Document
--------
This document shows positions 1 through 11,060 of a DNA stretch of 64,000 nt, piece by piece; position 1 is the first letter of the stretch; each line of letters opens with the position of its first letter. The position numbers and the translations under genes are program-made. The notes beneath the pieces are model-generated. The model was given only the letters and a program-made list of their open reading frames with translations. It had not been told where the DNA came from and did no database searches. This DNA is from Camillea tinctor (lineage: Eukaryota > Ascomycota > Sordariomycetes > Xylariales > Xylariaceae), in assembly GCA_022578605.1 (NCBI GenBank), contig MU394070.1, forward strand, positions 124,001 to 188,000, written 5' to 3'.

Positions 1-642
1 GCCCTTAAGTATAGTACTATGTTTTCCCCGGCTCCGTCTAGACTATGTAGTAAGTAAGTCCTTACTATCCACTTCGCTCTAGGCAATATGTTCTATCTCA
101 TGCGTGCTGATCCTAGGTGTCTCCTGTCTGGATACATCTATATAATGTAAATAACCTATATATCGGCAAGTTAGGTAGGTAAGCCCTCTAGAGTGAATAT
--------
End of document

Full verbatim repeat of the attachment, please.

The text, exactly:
This document shows positions 1 through 11,060 of a DNA stretch of 64,000 nt, piece by piece; position 1 is the first letter of the stretch; each line of letters opens with the position of its first letter. The position numbers and the translations under genes are program-made. The notes beneath the pieces are model-generated. The model was given only the letters and a program-made list of their open reading frames with translations. It had not been told where the DNA came from and did no database searches. This DNA is from Camillea tinctor (lineage: Eukaryota > Ascomycota > Sordariomycetes > Xylariales > Xylariaceae), in assembly GCA_022578605.1 (NCBI GenBank), contig MU394070.1, forward strand, positions 124,001 to 188,000, written 5' to 3'.

Positions 1-642
1 GCCCTTAAGTATAGTACTATGTTTTCCCCGGCTCCGTCTAGACTATGTAGTAAGTAAGTCCTTACTATCCACTTCGCTCTAGGCAATATGTTCTATCTCA
101 TGCGTGCTGATCCTAGGTGTCTCCTGTCTGGATACATCTATATAATGTAAATAACCTATATATCGGCAAGTTAGGTAGGTAAGCCCTCTAGAGTGAATAT